ROME – With debate over gun control in the United States flaring up again following the deadly shooting at an elementary school in Uvalde, Texas last week, the Vatican’s top body on life issues has weighed in, saying a deeper reflection on the topic is needed.
Fabrizio Mastrofini, a spokesman for the Pontifical Academy for Life, referring to the tragic killing of at least 19 children and two adults during the rampage, told Crux that, “a more human society is needed.”
“The utopia of Christianity is a society where weapons are no longer used,” or at least where they are used “increasingly less,” he said. Pointing to Pope Francis’s 2020 encyclical on social friendship Fratelli Tutti, he said, “We are all brothers and sisters; there is no need to kill each other.”
In terms of whether further laws need to be enacted limiting access to firearms and imposing stricter background checks on potential buyers, Mastrofini said, “This depends on various states.”
“I can’t say what laws are needed, but it’s true that a just law is one that protects all citizens” and aims “to save lives,” he said. In this regard, every politician must answer to “their own conscience.”
Mastrofini’s remarks come after an 18-year-old gunman entered Robb Elementary School May 24 and opened fire, killing at least 19 children and two adults.
The gunman, identified as a student at the nearby Uvalde High School, had entered the school with a handgun and rifle. He died at the scene.
Last week’s rampage marks the deadliest shooting at a U.S. elementary school since a gunman entered Sandy Hook Elementary in Newtown, Connecticut in 2012, killing 20 children and six adults. The Uvalde shooting also came just 10 days after a gunman fatally shot 10 people at a supermarket in Buffalo, New York.
Armed attacks at schools, supermarkets, churches, and movie theatres have generally been on the rise in recent decades.
The Columbine High School shooting in Littleton, Colorado on April 20, 1999, was one of the first mass shootings of this nature to penetrate and shock the United States’ national conscience. On that day, 15 students and teachers died, including the shooters, and 24 were injured when two students entered the high school with the intention to bomb it and open fire on students and staff.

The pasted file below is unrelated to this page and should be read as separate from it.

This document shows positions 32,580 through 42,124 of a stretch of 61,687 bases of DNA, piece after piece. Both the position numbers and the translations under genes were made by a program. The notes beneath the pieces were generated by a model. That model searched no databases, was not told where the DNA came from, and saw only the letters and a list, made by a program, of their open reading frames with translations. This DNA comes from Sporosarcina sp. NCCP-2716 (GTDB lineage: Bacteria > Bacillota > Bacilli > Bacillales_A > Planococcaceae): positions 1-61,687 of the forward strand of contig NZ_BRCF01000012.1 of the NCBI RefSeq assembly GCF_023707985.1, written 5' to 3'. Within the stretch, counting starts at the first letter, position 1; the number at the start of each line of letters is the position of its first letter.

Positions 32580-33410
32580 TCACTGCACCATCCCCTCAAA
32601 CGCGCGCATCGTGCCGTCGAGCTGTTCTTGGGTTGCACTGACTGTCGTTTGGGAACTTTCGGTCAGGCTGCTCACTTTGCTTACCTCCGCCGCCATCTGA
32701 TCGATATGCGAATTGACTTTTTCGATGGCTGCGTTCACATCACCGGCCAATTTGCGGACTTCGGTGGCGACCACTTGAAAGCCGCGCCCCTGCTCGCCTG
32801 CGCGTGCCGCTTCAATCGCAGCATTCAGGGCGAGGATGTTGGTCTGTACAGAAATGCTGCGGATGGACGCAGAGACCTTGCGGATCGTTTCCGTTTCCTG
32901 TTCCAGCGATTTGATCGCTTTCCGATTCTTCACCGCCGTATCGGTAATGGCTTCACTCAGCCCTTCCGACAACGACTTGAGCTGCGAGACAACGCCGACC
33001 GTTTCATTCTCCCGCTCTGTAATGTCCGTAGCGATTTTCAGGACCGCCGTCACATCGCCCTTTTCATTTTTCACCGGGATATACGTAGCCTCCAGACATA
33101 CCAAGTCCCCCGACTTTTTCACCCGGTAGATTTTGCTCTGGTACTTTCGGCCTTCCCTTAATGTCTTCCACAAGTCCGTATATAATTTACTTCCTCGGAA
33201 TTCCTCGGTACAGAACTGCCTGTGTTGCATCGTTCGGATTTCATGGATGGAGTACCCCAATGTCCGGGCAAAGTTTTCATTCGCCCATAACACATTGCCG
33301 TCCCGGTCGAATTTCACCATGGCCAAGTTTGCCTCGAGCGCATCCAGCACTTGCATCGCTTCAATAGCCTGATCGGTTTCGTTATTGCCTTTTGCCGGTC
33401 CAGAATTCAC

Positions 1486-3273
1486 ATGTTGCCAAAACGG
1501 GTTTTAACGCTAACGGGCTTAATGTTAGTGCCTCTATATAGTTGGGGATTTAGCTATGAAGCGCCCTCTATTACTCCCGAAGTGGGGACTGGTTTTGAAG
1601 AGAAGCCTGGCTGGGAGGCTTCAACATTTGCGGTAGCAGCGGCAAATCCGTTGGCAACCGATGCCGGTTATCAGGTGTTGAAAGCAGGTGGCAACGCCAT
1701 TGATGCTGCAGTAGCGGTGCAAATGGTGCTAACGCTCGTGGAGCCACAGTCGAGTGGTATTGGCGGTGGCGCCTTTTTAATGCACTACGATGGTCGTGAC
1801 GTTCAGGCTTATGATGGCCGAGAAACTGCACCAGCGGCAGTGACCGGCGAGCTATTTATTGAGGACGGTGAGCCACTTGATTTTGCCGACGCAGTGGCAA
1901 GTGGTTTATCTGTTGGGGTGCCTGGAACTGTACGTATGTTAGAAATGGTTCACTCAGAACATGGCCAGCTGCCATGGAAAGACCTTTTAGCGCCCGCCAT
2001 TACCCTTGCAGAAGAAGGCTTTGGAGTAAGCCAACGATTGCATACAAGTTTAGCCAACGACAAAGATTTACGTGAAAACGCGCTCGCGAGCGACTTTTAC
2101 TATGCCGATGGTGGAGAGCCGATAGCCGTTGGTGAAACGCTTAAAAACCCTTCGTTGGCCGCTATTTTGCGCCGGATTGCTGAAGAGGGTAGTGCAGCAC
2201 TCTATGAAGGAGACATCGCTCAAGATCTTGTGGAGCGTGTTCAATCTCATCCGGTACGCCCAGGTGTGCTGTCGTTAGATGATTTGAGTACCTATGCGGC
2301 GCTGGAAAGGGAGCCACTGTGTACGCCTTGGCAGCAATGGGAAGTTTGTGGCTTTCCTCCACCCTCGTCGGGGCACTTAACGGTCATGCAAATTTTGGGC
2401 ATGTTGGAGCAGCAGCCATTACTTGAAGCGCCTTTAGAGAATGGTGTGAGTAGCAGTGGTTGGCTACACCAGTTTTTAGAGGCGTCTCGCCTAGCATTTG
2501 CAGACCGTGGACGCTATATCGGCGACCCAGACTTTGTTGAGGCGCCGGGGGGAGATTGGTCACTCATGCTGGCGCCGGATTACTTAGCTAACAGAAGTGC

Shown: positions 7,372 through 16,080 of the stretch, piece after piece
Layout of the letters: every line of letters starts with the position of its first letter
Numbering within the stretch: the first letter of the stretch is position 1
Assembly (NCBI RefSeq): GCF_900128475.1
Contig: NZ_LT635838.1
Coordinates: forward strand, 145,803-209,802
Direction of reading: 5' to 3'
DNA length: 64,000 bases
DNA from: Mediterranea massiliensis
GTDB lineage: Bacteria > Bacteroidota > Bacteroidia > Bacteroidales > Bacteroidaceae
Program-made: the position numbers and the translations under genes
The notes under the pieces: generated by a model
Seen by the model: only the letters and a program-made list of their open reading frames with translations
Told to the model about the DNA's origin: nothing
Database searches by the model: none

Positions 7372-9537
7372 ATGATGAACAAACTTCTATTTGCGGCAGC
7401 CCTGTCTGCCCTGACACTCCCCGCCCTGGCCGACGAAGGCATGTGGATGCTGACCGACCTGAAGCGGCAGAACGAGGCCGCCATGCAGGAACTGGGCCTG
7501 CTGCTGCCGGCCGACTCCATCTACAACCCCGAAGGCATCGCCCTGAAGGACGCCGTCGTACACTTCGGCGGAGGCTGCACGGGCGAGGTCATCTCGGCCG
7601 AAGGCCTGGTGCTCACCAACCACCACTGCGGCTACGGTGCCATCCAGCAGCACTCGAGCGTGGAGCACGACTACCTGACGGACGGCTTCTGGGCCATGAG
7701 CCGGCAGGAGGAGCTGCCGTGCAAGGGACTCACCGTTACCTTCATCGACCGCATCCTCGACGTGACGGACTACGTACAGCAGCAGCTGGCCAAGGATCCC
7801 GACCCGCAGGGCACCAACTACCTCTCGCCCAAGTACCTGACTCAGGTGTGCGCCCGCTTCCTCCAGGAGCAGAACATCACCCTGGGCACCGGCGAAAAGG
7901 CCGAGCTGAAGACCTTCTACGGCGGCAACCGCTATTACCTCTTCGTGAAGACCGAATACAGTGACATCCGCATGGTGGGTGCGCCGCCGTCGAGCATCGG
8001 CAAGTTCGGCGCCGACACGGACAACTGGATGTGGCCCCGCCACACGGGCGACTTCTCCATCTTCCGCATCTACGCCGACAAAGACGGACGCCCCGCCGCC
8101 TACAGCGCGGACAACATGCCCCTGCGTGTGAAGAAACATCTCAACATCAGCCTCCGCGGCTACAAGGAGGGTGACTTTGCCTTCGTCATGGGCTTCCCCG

Since 2000, there have been roughly 367 school shootings, amounting to one every 22 days. Many schools throughout the United States now have metal detectors at entrances, and protocols for what to do in the event of a shooting.
Debate over gun control is once again at the forefront of public discourse following the Uvalde shooting, with advocates saying access needs to be limited, and opponents saying stricter laws themselves won’t solve the problem.
After last week’s shooting, Archbishop Gustavo García-Siller of San Antonio criticized the United States’ gun culture, saying elected leaders “in general don’t have the courage to control guns in the country.”
“We the people are on the edge. We don’t know much about the person who committed these killings, but whatever the case is, arms are available, and people are dying, and we have made guns as idols,” he said, adding, “in our faith we would call (that) idolatry, but they are sacred to the point that we don’t take measures to help avoid these situations.”
“So many people are killed daily all over the country because of the use of guns and we protect them. We need to protect people,” he said.
While opinions on gun control in the church are as varied as they are in the political arena, advocates of the church’s social doctrine have long argued that tighter laws are needed to make society a safer place for everyone.
While not wading into policy issues, after Uvalde the Vatican’s Academy for Life, led by Italian Archbishop Vincenzo Paglia, has been active in the discussion on Twitter, tweeting on May 27 that “The place of the #guns in United States life calls out for social, ethical, and theological analysis and reflection.”
The day after the shooting, the academy retweeted a remark published by papal biographer Austen Ivereigh about gun ownership in the U.S. that said: “I searched in vain for ‘gun control’ or ‘arms trade’. Nothing about the perversion of gun-owning as a ‘right’.”
“The @USCCB deplores the permissive laws that encourage abortion yet not the permissive laws that encourage massacres of children. Why?” Ivereigh asked.
In response to Ivereigh’s tweet, the academy published a line from Pope Francis’s telegram after the Uvalde shooting in which he offered his prayers for the victims and their families and said, “It is time to say enough to the indiscriminate trafficking of arms. Let us all commit ourselves so that such tragedies can never happen again.”
In his comments to Crux, Mastrofini said the academy is encouraging further reflection on the presence of guns in society because it sees it as a life issue.
“We are concerned with all topics, not only abortion or euthanasia, but also defense of life, so things that deal with the death penalty, and killing due to the dissemination of weapons. This is a line that we have always repeated,” he said.
Weapons, he said, “must be less widespread,” and citizens must also “have a reflection on what kind of society we want to build.”
“A more human society is one in which there is an attempt to reduce conflicts and the use of force to resolve conflicts, any conflict, even conflicts among people,” he said.
Follow Elise Ann Allen on Twitter: @eliseannallen